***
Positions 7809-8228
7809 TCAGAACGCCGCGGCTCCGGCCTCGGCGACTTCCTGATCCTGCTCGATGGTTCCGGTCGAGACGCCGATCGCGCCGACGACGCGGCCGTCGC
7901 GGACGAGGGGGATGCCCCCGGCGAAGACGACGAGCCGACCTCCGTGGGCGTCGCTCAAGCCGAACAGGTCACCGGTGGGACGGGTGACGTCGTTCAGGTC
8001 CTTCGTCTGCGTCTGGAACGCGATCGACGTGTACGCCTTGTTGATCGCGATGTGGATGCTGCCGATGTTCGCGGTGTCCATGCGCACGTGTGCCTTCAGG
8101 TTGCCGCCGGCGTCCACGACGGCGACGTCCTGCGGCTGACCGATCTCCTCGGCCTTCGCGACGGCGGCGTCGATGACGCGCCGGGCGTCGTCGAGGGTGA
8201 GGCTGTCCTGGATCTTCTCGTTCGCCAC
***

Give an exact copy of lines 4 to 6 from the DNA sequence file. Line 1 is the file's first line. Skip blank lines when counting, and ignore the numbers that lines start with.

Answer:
8001 CTTCGTCTGCGTCTGGAACGCGATCGACGTGTACGCCTTGTTGATCGCGATGTGGATGCTGCCGATGTTCGCGGTGTCCATGCGCACGTGTGCCTTCAGG
8101 TTGCCGCCGGCGTCCACGACGGCGACGTCCTGCGGCTGACCGATCTCCTCGGCCTTCGCGACGGCGGCGTCGATGACGCGCCGGGCGTCGTCGAGGGTGA
8201 GGCTGTCCTGGATCTTCTCGTTCGCCAC